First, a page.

Swift doesn’t buy these explanations: gas prices are back down, she points out, and Canada Post keeps raising its employee salaries. “Get a grip on your wage costs. Don’t [say] ‘Well, we once again gave them a big increase so we’re going to take it out of your hide,’ ” she says. And given Canada Post’s swelling sales and income, she believes it’s audacious for the company to impose price increases on people suffering through a recession. “The timing really stinks,” says Swift. One small business owner in Toronto, Gail Bebee, worries she won’t be able to afford shipping her self-published book, No Hype: The Straight Goods on Investing Your Money, to customers. Last year she mailed several hundred for $2.65 apiece. This year, using that same packaging she will pay more—she just doesn’t know how much yet. “I have to find a suitable alternative envelope or I’m going to have to start charging customers for shipping,” if the difference is huge, she says, “because I just can’t eat that.” She won’t be the only one struggling; many small businesses will be affected, whether they’re mailing documents or delivering products.
Swift says that while Canada Post shouldn’t be a money-loser for the government, “it doesn’t need to be making big piles of money. It should be breaking even.” If the Crown corporation is going to hold a monopoly on postal services, it shouldn’t behave like the private sector, she argues. “I find it disgraceful that in the post office you can buy stationery and greeting cards,” Swift explains. “Either be a monopoly and provide narrow services . . . or compete with private companies. But you can’t have it both ways.”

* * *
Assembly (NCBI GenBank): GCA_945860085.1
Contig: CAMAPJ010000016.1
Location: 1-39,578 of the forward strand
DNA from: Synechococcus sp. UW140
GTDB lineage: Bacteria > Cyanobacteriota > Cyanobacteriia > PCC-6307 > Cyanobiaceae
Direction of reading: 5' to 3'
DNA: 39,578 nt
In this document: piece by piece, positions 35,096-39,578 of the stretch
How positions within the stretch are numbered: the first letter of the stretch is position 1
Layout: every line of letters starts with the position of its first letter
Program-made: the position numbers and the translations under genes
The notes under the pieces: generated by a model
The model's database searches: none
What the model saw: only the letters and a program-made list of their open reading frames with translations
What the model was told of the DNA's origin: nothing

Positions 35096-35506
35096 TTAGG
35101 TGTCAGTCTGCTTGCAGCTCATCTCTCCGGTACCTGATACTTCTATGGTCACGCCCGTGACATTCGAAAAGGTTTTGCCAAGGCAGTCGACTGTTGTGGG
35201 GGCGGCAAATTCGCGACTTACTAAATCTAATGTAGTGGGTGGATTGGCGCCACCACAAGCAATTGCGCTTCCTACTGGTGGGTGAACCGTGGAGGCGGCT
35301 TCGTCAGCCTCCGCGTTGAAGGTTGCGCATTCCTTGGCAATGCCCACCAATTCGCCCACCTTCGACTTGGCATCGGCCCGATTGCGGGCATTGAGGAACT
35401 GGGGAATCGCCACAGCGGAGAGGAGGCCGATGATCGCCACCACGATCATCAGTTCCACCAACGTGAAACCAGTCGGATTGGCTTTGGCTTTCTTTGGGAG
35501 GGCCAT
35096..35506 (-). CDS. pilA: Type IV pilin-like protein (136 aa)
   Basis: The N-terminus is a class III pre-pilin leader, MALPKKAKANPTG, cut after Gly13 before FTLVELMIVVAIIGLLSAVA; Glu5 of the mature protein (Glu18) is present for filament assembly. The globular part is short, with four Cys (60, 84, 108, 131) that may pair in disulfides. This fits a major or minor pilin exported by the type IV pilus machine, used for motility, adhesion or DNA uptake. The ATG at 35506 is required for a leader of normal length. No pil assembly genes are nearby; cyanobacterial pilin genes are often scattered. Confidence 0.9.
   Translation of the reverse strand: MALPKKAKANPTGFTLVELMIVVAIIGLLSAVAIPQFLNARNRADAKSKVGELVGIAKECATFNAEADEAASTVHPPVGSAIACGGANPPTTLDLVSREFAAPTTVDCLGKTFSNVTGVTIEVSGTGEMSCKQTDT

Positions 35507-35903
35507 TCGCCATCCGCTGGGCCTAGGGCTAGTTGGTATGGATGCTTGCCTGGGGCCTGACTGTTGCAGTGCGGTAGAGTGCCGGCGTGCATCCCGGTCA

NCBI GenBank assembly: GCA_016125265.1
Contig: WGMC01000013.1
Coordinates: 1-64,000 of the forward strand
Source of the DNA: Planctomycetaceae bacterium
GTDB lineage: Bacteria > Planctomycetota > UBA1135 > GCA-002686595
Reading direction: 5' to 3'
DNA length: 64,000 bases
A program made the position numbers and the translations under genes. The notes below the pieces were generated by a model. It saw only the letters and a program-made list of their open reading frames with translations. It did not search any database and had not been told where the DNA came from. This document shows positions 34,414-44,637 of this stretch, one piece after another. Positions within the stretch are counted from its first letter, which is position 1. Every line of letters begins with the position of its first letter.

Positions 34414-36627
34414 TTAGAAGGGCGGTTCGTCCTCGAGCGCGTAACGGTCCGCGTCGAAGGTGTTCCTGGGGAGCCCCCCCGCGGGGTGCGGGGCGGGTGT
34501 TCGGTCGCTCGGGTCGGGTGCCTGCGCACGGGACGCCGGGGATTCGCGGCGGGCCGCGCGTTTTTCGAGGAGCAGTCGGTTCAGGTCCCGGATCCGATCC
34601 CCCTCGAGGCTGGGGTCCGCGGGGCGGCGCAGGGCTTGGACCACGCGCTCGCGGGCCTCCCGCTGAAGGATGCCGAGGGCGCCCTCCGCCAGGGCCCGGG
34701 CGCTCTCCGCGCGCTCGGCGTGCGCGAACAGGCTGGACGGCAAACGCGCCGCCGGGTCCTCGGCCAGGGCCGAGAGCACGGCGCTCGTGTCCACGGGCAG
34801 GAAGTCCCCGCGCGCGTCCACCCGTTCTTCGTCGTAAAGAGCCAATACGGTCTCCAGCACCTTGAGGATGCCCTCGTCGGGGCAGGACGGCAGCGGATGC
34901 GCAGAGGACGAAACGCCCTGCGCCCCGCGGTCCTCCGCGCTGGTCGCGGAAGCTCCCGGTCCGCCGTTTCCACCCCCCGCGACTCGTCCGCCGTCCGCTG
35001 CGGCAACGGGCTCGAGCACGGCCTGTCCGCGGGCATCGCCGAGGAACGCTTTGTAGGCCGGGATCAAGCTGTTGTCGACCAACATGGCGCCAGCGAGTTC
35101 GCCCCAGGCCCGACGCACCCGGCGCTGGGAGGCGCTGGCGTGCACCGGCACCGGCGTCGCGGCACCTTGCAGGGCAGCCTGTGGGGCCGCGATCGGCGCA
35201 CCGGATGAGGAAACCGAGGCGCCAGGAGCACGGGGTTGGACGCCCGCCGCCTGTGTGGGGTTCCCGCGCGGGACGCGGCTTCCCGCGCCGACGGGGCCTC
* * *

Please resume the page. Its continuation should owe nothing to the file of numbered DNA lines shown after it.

A battle that has broken out between Canada Post and publishers may perfectly encapsulate the trouble the Crown corporation faces in navigating its commercial interests and public obligations. As of Jan. 12, Canada Post changed the way it charges publishers to ship magazines and other periodicals across provinces. In doing so, it raised the rates by one and three pennies respectively (per weighted bundle). The company believes the new distance-related pricing (DRP) is a more equitable way of administering postal fees. “The reality is, the farther an item has to move across Canada, the more times we have to handle it,” says Steve Johnson, director of pricing strategy. “This is a much fairer representation of how customers consume resources.”